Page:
Further, it’s not enough to just do these things–you need to be awesome. Amazing. Charismatic. Like a children’s librarian. We squeal at adorable babies, we clap when a kid shows us the books they’re checking out, we can’t wait to get the new Pete the Cat or Elephant in Piggy into a kid’s hands, we flail like Muppets–and that’s what you, adult services librarian, need to do, too. Authenticity matters is all realms of librarianship. When people can tell you care, can tell you’re excited, can tell that they matter to you, they are more likely to return to you and request your help–and then, in your time of need, they are more likely to be your advocate. Because unless people like you, and care about you, and think you matter–then no one is going to miss you when you’re gone. Which is why children’s librarians–the good ones–will survive. If Miss Stephanie disappeared from the library–if someone threatened her job–there would be an outcry. There would be protests. There would be hand-drawn signs and tears and wailing and gnashing of teeth. Would that happen for you, if you were threatened? Would any of your patrons notice or care if you were suddenly gone? If not, you need to start making some friends.

(Does every patron need a Muppet flail, however? No. This is why librarians who are skilled in reading people and tailoring their approach are so crucial. Some patrons need a different kind of enthusiasm, otherwise they will think you are crazy. Children’s librarians are–whether by instinct, design, or learned behavior–are skilled actors. Perhaps its all the dramatic reading we do, but we know how to use our bodies and our voices effectively to provoke a response. We can soothe or excite depending on what the situation requires, which, in the realm of public service, is crucial.)

I certainly must have a few adult services librarians who read this blog. So tell me–where are you going? What are you doing? And is it making a difference?

Want to Save Libraries?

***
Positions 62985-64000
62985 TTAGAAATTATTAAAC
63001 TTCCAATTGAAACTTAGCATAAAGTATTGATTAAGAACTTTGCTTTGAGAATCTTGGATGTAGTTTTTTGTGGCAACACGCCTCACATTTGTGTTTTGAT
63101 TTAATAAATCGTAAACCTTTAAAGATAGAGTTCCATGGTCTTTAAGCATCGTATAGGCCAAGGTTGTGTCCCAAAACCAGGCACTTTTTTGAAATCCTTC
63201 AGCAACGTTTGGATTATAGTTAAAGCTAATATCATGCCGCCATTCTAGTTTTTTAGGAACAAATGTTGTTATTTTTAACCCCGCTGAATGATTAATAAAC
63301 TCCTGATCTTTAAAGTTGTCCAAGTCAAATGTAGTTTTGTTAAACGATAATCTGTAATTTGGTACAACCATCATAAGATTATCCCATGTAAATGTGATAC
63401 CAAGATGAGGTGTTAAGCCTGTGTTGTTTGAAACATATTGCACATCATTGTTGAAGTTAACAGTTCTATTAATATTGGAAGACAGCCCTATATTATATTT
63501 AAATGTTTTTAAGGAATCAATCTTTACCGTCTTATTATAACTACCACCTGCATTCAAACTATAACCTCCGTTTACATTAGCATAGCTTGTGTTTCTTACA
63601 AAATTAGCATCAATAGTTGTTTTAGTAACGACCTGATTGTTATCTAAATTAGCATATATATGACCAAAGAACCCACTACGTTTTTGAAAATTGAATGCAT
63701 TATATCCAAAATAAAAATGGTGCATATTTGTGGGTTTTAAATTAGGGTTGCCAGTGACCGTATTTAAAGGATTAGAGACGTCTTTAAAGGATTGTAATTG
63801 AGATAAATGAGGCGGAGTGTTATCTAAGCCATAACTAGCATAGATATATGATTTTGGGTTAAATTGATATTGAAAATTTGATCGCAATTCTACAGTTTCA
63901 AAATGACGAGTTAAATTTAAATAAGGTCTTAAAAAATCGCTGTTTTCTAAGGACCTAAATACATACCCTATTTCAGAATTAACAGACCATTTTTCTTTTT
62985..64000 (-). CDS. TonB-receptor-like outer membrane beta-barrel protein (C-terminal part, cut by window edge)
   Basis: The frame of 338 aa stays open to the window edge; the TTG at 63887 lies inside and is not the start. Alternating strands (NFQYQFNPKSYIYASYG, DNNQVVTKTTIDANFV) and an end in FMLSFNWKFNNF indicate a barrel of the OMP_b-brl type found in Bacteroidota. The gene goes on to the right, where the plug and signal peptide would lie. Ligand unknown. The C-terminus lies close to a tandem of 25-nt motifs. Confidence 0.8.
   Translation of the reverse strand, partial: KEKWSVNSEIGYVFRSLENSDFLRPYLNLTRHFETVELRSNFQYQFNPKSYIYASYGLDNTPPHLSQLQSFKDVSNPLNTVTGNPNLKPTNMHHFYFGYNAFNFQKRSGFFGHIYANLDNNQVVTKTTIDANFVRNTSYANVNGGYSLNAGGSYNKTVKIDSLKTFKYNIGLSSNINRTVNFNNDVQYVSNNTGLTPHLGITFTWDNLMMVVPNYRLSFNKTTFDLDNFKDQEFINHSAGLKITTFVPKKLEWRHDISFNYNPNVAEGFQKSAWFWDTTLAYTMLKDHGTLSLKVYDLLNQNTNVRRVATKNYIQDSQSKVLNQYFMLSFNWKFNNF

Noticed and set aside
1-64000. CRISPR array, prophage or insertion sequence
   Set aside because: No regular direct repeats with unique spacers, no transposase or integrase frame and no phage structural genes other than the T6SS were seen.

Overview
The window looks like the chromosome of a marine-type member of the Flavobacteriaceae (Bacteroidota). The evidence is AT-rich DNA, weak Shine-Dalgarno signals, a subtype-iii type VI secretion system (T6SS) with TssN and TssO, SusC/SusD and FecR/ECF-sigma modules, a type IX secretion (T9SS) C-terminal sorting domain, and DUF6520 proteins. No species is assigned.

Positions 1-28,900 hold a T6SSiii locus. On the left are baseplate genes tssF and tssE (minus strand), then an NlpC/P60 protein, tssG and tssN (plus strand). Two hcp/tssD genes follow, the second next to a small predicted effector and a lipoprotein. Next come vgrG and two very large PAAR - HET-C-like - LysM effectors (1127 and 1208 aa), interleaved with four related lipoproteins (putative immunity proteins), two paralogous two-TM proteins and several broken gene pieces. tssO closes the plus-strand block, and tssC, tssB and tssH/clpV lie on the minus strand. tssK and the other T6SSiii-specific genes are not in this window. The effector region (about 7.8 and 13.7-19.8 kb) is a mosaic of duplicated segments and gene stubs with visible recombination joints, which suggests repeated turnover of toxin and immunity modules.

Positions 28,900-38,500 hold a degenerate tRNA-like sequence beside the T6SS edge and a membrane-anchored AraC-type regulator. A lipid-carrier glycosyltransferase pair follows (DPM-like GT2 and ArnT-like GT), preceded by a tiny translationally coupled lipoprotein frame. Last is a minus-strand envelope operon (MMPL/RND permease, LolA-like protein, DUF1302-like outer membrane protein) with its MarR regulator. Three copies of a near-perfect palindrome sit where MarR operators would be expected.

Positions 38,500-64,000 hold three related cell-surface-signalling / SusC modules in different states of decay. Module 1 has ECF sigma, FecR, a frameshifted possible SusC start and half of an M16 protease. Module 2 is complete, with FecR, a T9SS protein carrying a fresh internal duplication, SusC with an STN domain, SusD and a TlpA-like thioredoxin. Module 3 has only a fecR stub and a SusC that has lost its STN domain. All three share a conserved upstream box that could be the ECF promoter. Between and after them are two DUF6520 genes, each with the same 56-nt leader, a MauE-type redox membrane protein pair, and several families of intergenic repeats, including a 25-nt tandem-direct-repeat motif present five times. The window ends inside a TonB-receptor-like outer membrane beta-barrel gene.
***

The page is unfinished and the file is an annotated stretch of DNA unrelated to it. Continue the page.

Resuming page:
I think every library, be it public, school, academic, or special, can learn a lot about survival from the children’s departments of public libraries–because we’re not going anywhere. Even if the rest of the library as we know it collapses and crumbles, children’s librarians will still be around, in some form or another, doing what we do.

Why is this? Why will we survive budget cuts and closures while other libraries and library departments might fail? Simple: we provide unique, superior value and we make sure people know about it. Also, we’re the nicest people in the library world, and that keeps people coming back.

Now, this is not to say that no one else provides value, or gets the word out, or is nice. What I am saying is that the most successful children’s librarians–and, very often, teen librarians–have a certain formula that will consistently provide results. A great children’s department will often have both the highest program numbers as well as the highest circulation numbers, and depending on how the library budgets, that often means they end up getting the most money.

There are four key areas in which children’s librarians excel, and they are:

  1. Outreach
  2. Programming
  3. Service
  4. Collections
I’m going to discuss each of these four areas in turn. Stay tuned for our first topic, outreach.
p.s. I think that insect is actually a beetle.

Review: Grave Mercy

Grave Mercy
Grave Mercy by R.L. LaFevers
My rating: 4 of 5 stars

Aside from some language that didn’t quite scan for me (the use of the word “scoot” specifically; this book is set in the 1400s and that word wasn’t around until the 1700s), I really, really enjoyed this epic mingling of high fantasy and historical fiction. The romance was close to but not quite on par with the slow burn romances of Robin McKinley, but you can still definitely hand this one to fans of the Blue Sword and The Hero and the Crown.

View all my reviews